After all, you manage and plan for most of the other things in your life, why do you need to pay someone to make a plan for what comes next financially? It turns out that not investing in a financial plan could cost you in the long-run and not just because of the investment component of financial planning.
According to a Morningstar study[i] which tracked households for a fifteen-year period and then ranked their financial soundness and the quality of their financial decisions, those who got planning advice from a financial planner fared better than those who sought advice from the internet, friends or transactional advisors. In fact, those who sought planning advice from transactional advisors (brokers and bankers) had the least positive outcome in this study.
Monday, 17 June 2019
It’s hard these days to turn on a TV, open a paper, or scroll a news feed without a bombardment of unsettling stories. This article will be, hopefully, something of a palate cleanser from all of that. Yes, there are troubles, tragedies, wars, famine and all manner of turmoil in the world, but there is also so much good that gets so much less press. The 24-hour international news cycle depends so thoroughly on us being angry, scared and engaged that unfortunately stories about the positives in the world get lost in all the noise.
Tuesday, 28 May 2019
If you live in a high tax state (like CA, NY, or NJ) and are a high-earner (over $120,000 for singles and $199,00 for a couple)[i] there is a good chance you will see your taxes going up. Due to earnings caps on certain investment strategies, you may not have thought too much about a Roth IRA. This article will go over what is called “The Rich Person’s Roth” which is a gauche name for cash value life insurance, or Life Insurance Retirement Plans (LIRP) which could be a useful investment option for those who make too much to use a traditional Roth and want the tax saving and retirement benefits.
If you’re a business owner, professional, physician, or self-employed, and a high-earner, you may pay higher taxes than most Americans.
Friday, 03 May 2019
Individual income taxes are the IRS’s biggest revenue source and the top 50% of all taxpayers paid 97% of the total income tax paid. The good news is that there are some financial options that you may be able to take advantage of to lessen your taxes and keep more of your hard-earned money. In this article, we will go over some of the basics of the Defined Benefit Plan (DB), the Defined Contribution Plan (DC), and Cash Balance Pension Plans.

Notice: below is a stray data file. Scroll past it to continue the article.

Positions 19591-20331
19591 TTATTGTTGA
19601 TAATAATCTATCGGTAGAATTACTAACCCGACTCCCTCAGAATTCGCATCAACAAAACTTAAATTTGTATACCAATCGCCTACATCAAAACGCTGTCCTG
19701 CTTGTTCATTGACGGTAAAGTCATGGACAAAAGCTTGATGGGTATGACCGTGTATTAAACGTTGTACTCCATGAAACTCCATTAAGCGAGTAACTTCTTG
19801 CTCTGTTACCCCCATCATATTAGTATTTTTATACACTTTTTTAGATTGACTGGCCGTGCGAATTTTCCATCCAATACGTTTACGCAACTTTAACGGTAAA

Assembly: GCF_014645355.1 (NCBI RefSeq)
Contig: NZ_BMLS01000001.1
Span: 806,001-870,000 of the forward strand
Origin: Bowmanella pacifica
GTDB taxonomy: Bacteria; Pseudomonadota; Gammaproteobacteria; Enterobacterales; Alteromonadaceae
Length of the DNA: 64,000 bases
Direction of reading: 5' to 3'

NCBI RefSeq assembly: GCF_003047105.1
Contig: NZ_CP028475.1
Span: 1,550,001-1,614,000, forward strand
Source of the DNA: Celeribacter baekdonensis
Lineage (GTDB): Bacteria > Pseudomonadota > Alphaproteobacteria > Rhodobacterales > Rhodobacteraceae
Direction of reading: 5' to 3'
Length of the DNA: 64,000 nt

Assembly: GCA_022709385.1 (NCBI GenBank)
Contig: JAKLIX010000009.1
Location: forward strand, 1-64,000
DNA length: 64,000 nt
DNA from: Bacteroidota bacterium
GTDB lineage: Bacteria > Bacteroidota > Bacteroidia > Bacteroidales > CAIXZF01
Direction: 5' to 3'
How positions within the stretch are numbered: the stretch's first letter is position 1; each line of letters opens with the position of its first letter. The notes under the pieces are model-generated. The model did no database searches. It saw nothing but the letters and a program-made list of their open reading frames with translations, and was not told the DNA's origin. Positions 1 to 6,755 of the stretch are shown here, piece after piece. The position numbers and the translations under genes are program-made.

Tuesday, 23 April 2019
It may be hard to see sometimes, with the often apocalyptic 24-hour news cycles, but there is a lot of good out there in the world. One of the good things is how generous Americans have been with their charitable giving. Part of this widespread generosity is tied, no doubt, on the internet connecting people all over the world. Americans gave $410.02 billion dollars to charity in 2017, breaking a record and 70% of that was given by individuals.[i] As wealth grew, so too did charitable giving and generosity. Within that huge number, over $400 billion, some interesting patterns and data appear. Within this article, we will discuss why people practice charitable giving, who is giving, and how, if inclined, you could give more as well.
Not all purchases are created equal. No matter your tax bracket there is often the feeling that there isn't enough to do what you want, pay off what you need to, and sock enough away for down the line.
Friday, 12 April 2019
There's always some excuse for not getting on top of our finances, we are busy after all, and between work and families, there's little brainpower left to devote to balancing the books and making more mindful spending choices. But what if, with just a few tweaks, you could? In this article, we will walk you through a few techniques that can help you feel happier about your spending habits and your money management skills.
Tuesday, 12 March 2019
Most consumers typically have both a credit card and a debit card. Of course, the biggest difference between the two is that a debit card will immediately take money out of your bank account when used, unlike a credit card, which will pay for the purchase and later add the amount of the transaction to your monthly statement.
But are there any other differences between the two?